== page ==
The Medical Evacuation Option—For Agents and Clients

by Harvey Chipkin

This is the first of two stories on medical evacuation insurance

Betsy Donley of Phoenix-based Camelback Odyssey Travel had been selling medical evacuation services since she started in business more than 20 years ago, partly because she sells a lot of adventure travel to out-of-the-way places.

But four years ago, Donley found herself on a private plane being rushed from a Utah ski resort to her home hospital in Phoenix to be treated for poisoning caused by a medication she had been taking.

“If it hadn’t been for MedjetAssist [the medical evacuation company she used] I might not be here today,” she said.

Kelly Shea, who owns Kelly Shea Travels in Carmel, Ind. was in Split, Croatia when she tripped on a cobblestone and crashed into the window of a jewelry store “pulverizing” the humerus bone in her arm.

She made her way to Dubrovnik where with the help of Medjet she was assigned a nurse who accompanied her all the way back to her home hospital in Indianapolis.

The medical evacuation option
For obvious reasons, these two travel agents are now passionate advocates of medical evacuation coverage, which is not actually insurance but is sold on a “membership “ basis.

The cost of being flown home either on a private jet or in a premium class with medical accompaniment is prohibitively expensive so the relatively nominal fees for medical evacuation coverage is appealing to many.

While selling trip insurance is a standby for many agents, the option of selling separate medical evacuation product is less common.

Medical evacuation is often part of a comprehensive travel insurance program.

But while many travel insurance policies offer medical treatment and/or evacuation as an option, that frequently involves medical care at the destination or transport to a nearby hospital.

“Most travel insurance programs have an evacuation assistance program that will move the patient to the nearest appropriate medical facility,” according to Phillip White, vice president-sales for MedjetAssist.

“Medjet goes one step further and returns the traveler to the hospital of their choice.”

Sales to agents
White said agents sell a significant percentage of its policies, especially to leisure travelers.

While a traveler has to be more than 150 miles from home to use the service, a full 50% of all transport is done within the U.S. While per-trip insurance is available, many travelers find it more economical to buy an annual policy.

Not every medical crisis involves a private jet – as Donley used. “If it is medically feasible for a patient, we might have a medical escort on a common carrier,” said White.

Considering the cost of medical evacuation, costs are reasonable, according to White.

“To bring somebody back from Africa is a six figure expense. The only thing a member pays is the membership fee -- $270 for an individual, $395 for families on an annual basis. The fee for an eight-day trip is $99,” he said.

Medjet has to be certain a bed is available at the hospital of choice before a plane leaves the ground, according to White.

That involves coordinating with the traveler’s local doctor, sometimes using a translation service. It’s “bed to bed service. We go to great lengths to make the travel agent who sells this look good,” White said.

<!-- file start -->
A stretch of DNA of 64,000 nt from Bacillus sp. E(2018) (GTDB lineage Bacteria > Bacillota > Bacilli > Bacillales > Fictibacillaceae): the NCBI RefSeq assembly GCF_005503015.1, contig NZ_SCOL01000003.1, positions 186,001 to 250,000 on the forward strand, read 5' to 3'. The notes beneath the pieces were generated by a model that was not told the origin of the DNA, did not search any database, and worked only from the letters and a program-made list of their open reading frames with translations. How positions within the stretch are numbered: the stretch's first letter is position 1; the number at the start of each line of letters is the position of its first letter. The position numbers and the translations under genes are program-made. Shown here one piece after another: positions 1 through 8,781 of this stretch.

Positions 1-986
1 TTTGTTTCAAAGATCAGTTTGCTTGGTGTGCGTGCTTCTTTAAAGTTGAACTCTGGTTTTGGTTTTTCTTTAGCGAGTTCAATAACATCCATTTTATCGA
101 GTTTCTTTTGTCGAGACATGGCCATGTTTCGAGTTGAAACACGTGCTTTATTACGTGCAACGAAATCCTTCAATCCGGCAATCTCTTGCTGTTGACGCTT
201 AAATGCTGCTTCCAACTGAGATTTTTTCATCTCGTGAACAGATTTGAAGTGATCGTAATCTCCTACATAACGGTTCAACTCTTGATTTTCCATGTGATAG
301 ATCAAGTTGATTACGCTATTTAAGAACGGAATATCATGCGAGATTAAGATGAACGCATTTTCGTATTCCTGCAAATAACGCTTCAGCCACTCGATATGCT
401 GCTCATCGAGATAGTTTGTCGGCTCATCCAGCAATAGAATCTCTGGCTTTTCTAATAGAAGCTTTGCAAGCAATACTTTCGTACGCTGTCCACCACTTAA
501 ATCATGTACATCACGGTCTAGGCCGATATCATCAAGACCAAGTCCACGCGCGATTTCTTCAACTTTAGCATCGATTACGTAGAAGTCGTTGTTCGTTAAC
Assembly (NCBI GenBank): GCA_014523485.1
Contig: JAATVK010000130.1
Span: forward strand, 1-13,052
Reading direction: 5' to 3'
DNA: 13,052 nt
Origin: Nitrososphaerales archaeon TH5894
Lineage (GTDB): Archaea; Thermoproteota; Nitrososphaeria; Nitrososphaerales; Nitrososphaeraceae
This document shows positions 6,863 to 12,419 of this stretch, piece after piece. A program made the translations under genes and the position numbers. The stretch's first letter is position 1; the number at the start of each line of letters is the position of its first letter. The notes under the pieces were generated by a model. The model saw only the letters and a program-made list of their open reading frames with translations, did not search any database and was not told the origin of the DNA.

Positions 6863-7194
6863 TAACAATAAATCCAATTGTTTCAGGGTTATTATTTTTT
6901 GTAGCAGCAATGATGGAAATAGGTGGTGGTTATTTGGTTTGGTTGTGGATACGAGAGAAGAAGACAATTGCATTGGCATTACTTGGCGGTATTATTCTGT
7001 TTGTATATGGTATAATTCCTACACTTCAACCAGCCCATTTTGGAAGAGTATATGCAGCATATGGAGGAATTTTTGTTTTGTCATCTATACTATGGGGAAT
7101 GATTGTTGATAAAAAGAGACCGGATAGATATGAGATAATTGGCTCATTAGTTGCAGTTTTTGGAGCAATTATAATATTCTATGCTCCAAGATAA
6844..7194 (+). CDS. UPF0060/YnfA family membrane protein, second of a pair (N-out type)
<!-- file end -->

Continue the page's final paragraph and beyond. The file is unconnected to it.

Agent commission on the coverage is 20% (10% for renewals), which can add up if sold to a solid percentage of clients.

“Agents who sell this product,” said White, “usually have a high level of touch with their clients and want to take care of them. We have some agents who will buy this on their own for their best clients.”

Next time: Agents’ take on medical evacuation insurance

 

  3
  0
Tip of the Day

As travel advisors, we have to be curious. Curiosity leads to impactful connections that pave our road to success. - Jenn Lee, VP of Sales and Marketing, Travel Planners International

Daily Top List

Best U.S. Destinations

1. Charleston, South Carolina

2. Santa Fe, New Mexico

3. New Orleans, Louisiana

4. Savannah, Georgia

5. New York, New York

Source: T + L

TMR Recommendations
Top Stories
To Help, or Not to Help? What Do You Do When a Client Sends Out a DIY SOS
To Help, or Not to Help? What Do You Do When a Client Sends Out a DIY SOS

Their online booking is in a state of emergency and they’re asking for your expertise. But the only reward for your time and effort might be a thank you. What do you do?

New ASTA Campaign Connects with Local Media for California IC Battle
New ASTA Campaign Connects with Local Media for California IC Battle

Amping up its advocacy portal, ASTA continues its grassroots effort to protect California ICs.

Who’s in Your Wallet? Credit Card Points Remain a Challenge for Travel Agents
Who’s in Your Wallet? Credit Card Points Remain a Challenge for Travel Agents

With more and more credit card holders earning points and redeeming them for travel, how and when an advisor supports these clients can be tricky.

Into the Home Stretch: Travel Agents Fill the Traditionally Slower Months
Into the Home Stretch: Travel Agents Fill the Traditionally Slower Months

Travel advisors across the country share their tips and strategies for bolstering their businesses during the second half of this year.

Offering Travel Insurance to Groups Can Boost an Agent’s Income
Offering Travel Insurance to Groups Can Boost an Agent’s Income

The law of numbers – more travelers on one trip means more commissionable sales – should work to an agent’s advantage. But offering insurance to group travelers isn’t so simple.

BNI is Networking on Steroids
BNI is Networking on Steroids

Considered by many to be the pinnacle of networking groups, BNI could be a travel agent’s strongest source for sales referrals – as well as personal and professional growth.

News Briefs
TMR Report Cards & Outlooks